Even Konstructor isn't perfect, as IIRC every cell is pulled down (ie if it's not connected to any signals, it automatically gets a 0 value, rather than being some floating indeterminate value) which means you only need to have extra pins for power, and not ground. But it's still pretty close to how ICs work.

The reason that Manufactoria needs the extra states is that the tape isn't a good model for TM memory... in particular, the strict queue nature of it. Say you only had the R/B states, and you want to read the last bit on the tape (as one of the puzzles requires you to do). So you read all the bits off the tape until you get to the end. At that point, if you haven't written any new bits to the tape, then all memory of those earlier bits is lost, or some limited amount of information about them is stored in where the robot's standing on the grid... which is obviously limited by how big your machine is. On the other hand, if you do write to the tape, you can't tell where the original end of the tape is, without having G/W to use as a position marker.

Code: Select all

enum ಠ_ಠ {°□°╰=1, °Д°╰, ಠ益ಠ╰};
void ┻━┻︵​╰(ಠ_ಠ ⚠) {exit((int)⚠);}
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Dopefish
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Re: Manufactoria - Make Turing Machines with Conveyor Belts

Jplus wrote: If you're interested, the similar but somewhat harder game Kohctpyktop comes closer.

Oh geez, somewhat harder is a bit of an understatement. Not necessarily because of the logic involved, but because the almost total lack of explanation of whats what, and the help video is only marginally beneficial. Still, after about an hour of testing things and re-watching the help video repeatedly, I think I've got the mechanics figured out and have now completed the first two levels (to be fair, the first level is given in the video), and can start grappling with the logic instead.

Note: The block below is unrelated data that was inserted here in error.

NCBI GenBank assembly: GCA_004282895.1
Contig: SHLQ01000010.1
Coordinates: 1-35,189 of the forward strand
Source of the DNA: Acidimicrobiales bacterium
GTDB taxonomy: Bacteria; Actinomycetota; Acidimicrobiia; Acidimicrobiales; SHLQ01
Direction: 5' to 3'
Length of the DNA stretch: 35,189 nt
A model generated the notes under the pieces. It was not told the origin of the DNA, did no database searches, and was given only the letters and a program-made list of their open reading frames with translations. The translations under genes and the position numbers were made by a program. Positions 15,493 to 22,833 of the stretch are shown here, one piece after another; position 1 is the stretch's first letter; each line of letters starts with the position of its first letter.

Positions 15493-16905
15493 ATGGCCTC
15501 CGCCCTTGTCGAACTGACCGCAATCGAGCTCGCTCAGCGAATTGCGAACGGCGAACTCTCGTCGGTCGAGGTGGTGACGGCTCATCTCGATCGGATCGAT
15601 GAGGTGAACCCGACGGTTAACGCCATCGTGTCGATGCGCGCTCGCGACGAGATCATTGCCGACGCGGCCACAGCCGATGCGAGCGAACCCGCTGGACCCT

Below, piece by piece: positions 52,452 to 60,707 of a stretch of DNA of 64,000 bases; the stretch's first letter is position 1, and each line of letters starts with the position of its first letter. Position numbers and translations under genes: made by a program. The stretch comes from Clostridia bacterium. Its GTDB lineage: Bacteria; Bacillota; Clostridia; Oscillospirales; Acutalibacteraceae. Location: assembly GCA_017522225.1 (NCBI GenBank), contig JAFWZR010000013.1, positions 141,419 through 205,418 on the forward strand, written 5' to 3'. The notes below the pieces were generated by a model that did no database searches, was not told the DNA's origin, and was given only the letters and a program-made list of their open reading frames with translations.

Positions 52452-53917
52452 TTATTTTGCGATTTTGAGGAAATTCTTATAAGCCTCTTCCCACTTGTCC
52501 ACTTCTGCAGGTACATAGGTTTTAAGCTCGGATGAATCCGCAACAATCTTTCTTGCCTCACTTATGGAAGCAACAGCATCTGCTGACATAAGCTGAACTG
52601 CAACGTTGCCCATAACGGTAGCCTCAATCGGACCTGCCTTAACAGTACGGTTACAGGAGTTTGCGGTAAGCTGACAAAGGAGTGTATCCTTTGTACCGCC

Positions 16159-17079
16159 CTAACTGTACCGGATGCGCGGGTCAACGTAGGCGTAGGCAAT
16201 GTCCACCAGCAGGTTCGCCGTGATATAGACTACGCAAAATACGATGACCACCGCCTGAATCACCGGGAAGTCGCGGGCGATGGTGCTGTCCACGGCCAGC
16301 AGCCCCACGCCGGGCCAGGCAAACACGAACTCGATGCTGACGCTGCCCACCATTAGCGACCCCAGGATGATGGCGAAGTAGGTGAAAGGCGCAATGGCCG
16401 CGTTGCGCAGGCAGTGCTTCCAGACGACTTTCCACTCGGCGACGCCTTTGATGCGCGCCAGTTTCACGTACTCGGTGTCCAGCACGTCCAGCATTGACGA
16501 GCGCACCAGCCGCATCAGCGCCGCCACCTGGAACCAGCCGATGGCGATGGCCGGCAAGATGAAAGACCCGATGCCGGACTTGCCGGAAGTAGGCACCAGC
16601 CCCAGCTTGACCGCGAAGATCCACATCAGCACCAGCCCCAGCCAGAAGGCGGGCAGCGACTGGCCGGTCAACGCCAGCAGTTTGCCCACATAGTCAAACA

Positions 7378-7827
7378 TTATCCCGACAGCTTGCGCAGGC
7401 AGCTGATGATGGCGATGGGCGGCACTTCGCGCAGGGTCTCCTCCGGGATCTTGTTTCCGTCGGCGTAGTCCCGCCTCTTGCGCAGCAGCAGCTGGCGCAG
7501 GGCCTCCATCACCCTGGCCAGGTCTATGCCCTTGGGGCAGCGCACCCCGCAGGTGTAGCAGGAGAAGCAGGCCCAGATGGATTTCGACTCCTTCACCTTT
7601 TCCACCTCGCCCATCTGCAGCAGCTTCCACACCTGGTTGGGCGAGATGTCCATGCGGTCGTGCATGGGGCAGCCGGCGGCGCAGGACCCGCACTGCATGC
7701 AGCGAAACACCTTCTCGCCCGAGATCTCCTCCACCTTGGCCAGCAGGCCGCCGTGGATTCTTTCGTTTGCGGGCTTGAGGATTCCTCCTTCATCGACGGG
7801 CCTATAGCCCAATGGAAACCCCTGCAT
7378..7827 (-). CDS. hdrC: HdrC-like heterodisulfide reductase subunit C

Anyway, thanks for that. Carry on with implementing Linux within Manufactoria, or whatever deep coding magics y'all are working on now.

Derek
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Re: Manufactoria - Make Turing Machines with Conveyor Belts

I've got a great solution to Metatron (add two numbers), but the grid is too small to contain the termination check.

phlip wrote:Even Konstructor isn't perfect, as IIRC every cell is pulled down (ie if it's not connected to any signals, it automatically gets a 0 value, rather than being some floating indeterminate value) which means you only need to have extra pins for power, and not ground. But it's still pretty close to how ICs work.

The reason that Manufactoria needs the extra states is that the tape isn't a good model for TM memory... in particular, the strict queue nature of it. Say you only had the R/B states, and you want to read the last bit on the tape (as one of the puzzles requires you to do). So you read all the bits off the tape until you get to the end. At that point, if you haven't written any new bits to the tape, then all memory of those earlier bits is lost, or some limited amount of information about them is stored in where the robot's standing on the grid... which is obviously limited by how big your machine is. On the other hand, if you do write to the tape, you can't tell where the original end of the tape is, without having G/W to use as a position marker.

I don't think you need 4 states for Manufactoria. You can map the four states onto pairs of bits: Let R be RR, B be RB, G be BR, and Y be BB. Writers are trivial to implement, and readers are only a bit harder (the issue is that to implement a pass through, you'll have to reprint the first bit and loop back through the entire queue to get it into the right position. It's also very easy to write an encoder or decoder from one representation to the other. Solutions would take a lot more space though.

phlip
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Re: Manufactoria - Make Turing Machines with Conveyor Belts

Derek wrote:It's also very easy to write an encoder or decoder from one representation to the other.

This is the bit that I disagree with... sure, you can write a thing that goes through and reads R's and B's and writes RR's and RB's, but how does it know when it's done?

Code: Select all